America 'Ready for Takeoff,' Biden Tells Congress ‚ÄĮ

WASHINGTON - ‚ÄúAfter 100 days of rescue and renewal, America is ready for takeoff,‚ÄĚ U.S. President Joe Biden told a joint session of Congress, using the occasion to push his proposed $4 trillion¬†in government spending¬†and tout his overall performance in coping¬†with a series of¬†historic¬†crises since taking office in January.¬†¬†

The president, in an address on Wednesday evening, said he had¬†inherited a nation in crisis¬†facing the¬†worst pandemic in a century, the¬†worst economic crisis since the Great Depression¬†and ‚Äúthe¬†worst attack on our democracy since the Civil War.‚Ä̬†¬†

The address¬†on the eve of his 100th¬†day in office,¬†was¬†not deemed a ‚ÄėState of the Union‚Äô¬†presentation because it was delivered in the first year of a new president‚Äôs term. It¬†was¬†also¬†shorn of some of the typical pomp¬†of the annual presidential speech to both the House and Senate¬†because of coronavirus restrictions.¬†¬†

Typically, as many as 1,600 people packed the House chamber to attend a presidential speech. Only 200 people, mostly members of Congress joined by a small number of officials from other government branches plus select family members, attended. They were socially distanced in the House chamber and wore masks.

Biden spoke from the same dais that insurrectionists overtook on January 6¬†when¬†supporters of‚ÄĮhis predecessor,‚ÄĮDonald Trump,‚ÄĮstormed past law¬†enforcement officers¬†into the¬†U.S.¬†Capitol¬†to try to block the official certification of Biden as the¬†winner of last November‚Äôs¬†presidential¬†election over¬†the incumbent.¬†¬†

The attack on the Capitol, which remains heavily guarded,¬†left five people dead. More than 400 people¬†have been¬†arrested on various charges¬†related to the siege.¬†‚ÄĮ¬†

‚ÄúThe image of a violent mob assaulting this Capitol, desecrating our democracy,¬†remains vivid in all our minds,‚ÄĚ said Biden. ‚ÄúLives were put at risk, many of your lives. Lives were lost. Extraordinary courage was summoned.‚Ä̬†

The president said the insurrection was ‚Äúan existential crisis, a test of whether our democracy could survive¬†‚Ästand it did.‚Ä̬†¬†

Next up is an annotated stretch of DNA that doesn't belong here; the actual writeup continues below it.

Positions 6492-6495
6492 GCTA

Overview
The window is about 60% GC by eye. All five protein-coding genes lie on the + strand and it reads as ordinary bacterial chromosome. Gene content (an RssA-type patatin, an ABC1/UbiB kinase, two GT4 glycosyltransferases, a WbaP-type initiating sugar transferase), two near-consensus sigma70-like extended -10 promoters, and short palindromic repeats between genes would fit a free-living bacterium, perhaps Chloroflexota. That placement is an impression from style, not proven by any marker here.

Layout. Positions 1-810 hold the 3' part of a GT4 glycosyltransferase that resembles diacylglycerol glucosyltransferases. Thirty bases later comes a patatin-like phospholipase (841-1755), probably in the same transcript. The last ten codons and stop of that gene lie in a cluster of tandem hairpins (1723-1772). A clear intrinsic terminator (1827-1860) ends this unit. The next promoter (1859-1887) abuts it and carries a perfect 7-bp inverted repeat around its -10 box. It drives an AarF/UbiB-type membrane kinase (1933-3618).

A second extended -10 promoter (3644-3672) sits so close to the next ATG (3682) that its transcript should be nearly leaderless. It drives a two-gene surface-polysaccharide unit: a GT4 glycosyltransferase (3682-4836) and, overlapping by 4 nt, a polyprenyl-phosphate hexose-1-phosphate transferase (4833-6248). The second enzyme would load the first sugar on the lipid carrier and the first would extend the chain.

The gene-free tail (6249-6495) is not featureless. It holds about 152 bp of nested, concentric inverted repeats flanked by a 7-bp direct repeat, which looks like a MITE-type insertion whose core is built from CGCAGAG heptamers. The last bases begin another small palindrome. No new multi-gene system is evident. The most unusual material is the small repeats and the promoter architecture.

Biden devoted the bulk of his 65-minute address to domestic policy issues, although he did mention matters beyond America’s borders.  

The president said¬†he told Chinese President Xi Jinping that the United States will maintain a strong military presence in the Indo-Pacific ‚Äújust as we do for NATO in Europe ‚Äď not to start conflict ‚Äď but to prevent one.‚Ä̬†

Biden said he had responded proportionally to Russia’s interference in U.S. elections and the cyber-attacks it launched on government and business. That does not however prevent, according to the president, potential cooperation between Washington and Moscow on nuclear arms reduction and combatting climate change.  

During the address,¬†Biden‚ÄĮproposed‚ÄĮa¬†$1.8 trillion¬†expansion of national government assistance for American children and families.

The plan‚ÄĮfeatures‚ÄĮtwo years of government-paid, pre-kindergarten education for the country‚Äôs youths and two years of free community college for young adults, all of it‚ÄĮto be‚ÄĮpaid for with higher taxes on the country‚Äôs wealthiest people¬†and corporations.‚ÄĮ¬†

Massive spending for infrastructure, jobs creation¬†and education is justified because¬†‚ÄĚChina and other countries are closing in fast,‚ÄĚ said the president.¬†¬†

Such spending, if¬†approved by Congress, would usher in a much bigger national government footprint in American life, way more than most Republican lawmakers would like‚ÄĮbut‚ÄĮwould¬†not go as far as some progressive Democrats envision.‚ÄĮ‚ÄĮ¬†